Mohammad Khairullah Vs. A.D.C. (Rev) & Ors 10BLT (AD)-79


Impugned judgment was delivered on 07.8.1996 and the relevant file was received by the Solicitor Wing on 26.08.1996. The process for opening of the past file for filing the leave petition was started on 19.05.1998 and it continued upto 20.05.2000. The petition was filed on 31.05.2000-Held: As litigant the Government stands on the same footing with ordinary litigants, yet considering the difficulties of the Government in various stages we take sympathetic and liner view and allow condonation of delay of Government cases in many cases. But unfortunately this is a case whether such inordinate delay should not be condoned which will only encourage the officers of the Solicitor Wing to be irresponsible and negligent in their official duties.

Govt. of Bangladesh Vs. Md. Salauddin & Ors 9BLT(AD)-138


Appeal is filed four years nine months after the date of the judgement-In the application it is specifically stated that a salish was held between the parties where it was settled that the complainant will withdraw the case and the accused petitioner did not go to the court for the purpose and on that belief the petitioner did not go to the court-Held: To satisfy about the statements made in the petition under section of the Limitation Act. the learned Judge could examine the petitioner or the complainant or any salishder about the matter-we think that the accused petitioner may be given a chance to scrutinize his conviction and sentence after admitting his appeal and we also hold that ends of justice will be meet if we allowed the accused-petitioner given such chance.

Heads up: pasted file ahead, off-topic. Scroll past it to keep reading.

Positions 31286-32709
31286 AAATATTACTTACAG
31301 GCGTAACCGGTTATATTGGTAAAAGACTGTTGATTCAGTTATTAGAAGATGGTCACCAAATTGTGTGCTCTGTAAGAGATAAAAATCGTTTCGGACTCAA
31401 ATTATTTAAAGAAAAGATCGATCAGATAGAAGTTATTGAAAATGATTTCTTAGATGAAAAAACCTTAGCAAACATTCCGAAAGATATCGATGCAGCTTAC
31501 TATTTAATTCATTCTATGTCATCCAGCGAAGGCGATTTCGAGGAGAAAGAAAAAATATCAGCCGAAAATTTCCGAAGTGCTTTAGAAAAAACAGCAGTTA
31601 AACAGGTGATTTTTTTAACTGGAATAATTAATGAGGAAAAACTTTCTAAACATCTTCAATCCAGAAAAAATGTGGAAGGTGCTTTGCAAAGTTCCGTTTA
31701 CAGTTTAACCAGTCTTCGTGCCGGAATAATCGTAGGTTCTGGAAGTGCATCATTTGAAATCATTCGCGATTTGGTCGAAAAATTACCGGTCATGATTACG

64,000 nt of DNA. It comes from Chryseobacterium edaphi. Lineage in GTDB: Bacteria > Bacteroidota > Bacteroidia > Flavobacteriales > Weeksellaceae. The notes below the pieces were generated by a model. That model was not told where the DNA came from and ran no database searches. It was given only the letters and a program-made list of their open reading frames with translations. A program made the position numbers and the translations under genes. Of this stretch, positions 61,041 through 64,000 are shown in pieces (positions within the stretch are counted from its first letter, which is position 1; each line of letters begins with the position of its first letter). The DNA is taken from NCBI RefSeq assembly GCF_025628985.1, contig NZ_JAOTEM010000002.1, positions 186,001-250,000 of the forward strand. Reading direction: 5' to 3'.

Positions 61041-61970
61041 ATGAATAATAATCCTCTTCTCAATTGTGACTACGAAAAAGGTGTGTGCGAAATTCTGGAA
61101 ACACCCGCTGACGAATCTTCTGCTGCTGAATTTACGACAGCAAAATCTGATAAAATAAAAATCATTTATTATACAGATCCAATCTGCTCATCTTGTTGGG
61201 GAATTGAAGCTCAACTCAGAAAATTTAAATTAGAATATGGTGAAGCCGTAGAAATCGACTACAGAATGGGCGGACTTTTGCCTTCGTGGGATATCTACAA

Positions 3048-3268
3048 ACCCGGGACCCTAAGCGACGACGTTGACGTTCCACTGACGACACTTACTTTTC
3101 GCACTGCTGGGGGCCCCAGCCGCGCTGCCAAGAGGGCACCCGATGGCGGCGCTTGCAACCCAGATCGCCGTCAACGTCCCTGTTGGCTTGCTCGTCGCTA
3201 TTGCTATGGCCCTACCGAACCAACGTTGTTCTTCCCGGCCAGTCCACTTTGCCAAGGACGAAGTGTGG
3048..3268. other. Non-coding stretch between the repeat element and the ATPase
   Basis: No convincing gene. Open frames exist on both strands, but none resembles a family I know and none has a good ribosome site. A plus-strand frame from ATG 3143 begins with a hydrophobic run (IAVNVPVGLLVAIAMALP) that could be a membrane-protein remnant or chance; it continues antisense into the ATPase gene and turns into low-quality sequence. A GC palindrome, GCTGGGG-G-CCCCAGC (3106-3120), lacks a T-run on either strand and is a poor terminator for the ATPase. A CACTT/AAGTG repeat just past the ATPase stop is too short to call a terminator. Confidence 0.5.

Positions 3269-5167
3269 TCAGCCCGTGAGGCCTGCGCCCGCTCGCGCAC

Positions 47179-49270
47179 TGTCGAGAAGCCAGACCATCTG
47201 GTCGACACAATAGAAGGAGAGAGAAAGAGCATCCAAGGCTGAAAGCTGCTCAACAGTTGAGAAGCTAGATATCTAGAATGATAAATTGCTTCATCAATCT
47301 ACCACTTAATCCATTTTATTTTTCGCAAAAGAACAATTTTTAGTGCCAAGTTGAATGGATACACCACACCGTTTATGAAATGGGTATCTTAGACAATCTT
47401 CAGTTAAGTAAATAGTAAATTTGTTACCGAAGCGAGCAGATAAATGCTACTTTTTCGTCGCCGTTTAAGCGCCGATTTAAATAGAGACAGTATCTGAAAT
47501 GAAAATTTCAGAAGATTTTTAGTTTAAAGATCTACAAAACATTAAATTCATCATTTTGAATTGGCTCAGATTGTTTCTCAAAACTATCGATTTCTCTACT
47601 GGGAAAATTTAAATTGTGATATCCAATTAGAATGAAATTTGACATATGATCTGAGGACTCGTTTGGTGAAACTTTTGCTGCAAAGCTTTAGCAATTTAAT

Abdul Mannan Vs. The State 8 BLT (HCD)-270.

Section-14 and Section-29(2) read with  Administrative Tribunals Act, 1980

Second Proviso to Sub-Section-(2) ofSection-4

It is clear from the wording of the second proviso to sub-section (2) of Section 4 of the Administrative Tribunals Act that the legislative intendment behind this provision is to exclude the proceedings governed by the Administrative Tribunals Act from the operation of the benefit conferred by sub­section (2) of section 29. The petitioner cannot,
therefore, the benefit of Section-14 of the Limitation Act while computing the period of limitation in filing his application before the Administrative Tribunal.

Abul Bashar Vs. Investment Corporation of Bangladesh & Ors. 9BLT (AD)-21

Section 28

Extinguishment of right to property

In 1927 Habu Khalifa, father of the plaintiffs entered into possession of the suit land on the basis of an oral settlement, and possessed till his death in 1965 with clean animus that he became the absolute owner of the suit land and in complete negation of any right or title of any person including the rent receivers and then, on his
death the plaintiffs have similarly been continuing and enjoying their possession on assertion of their own right and title overtly and openly and without any attempt at concealment. Such long continuous possession with clean animus of an absolute owner must be held to be hostile to anybody including the defendants. To make such possession hostile, and consequently, adverse the plaintiffs were never required to announce/publicize their hostility by beat of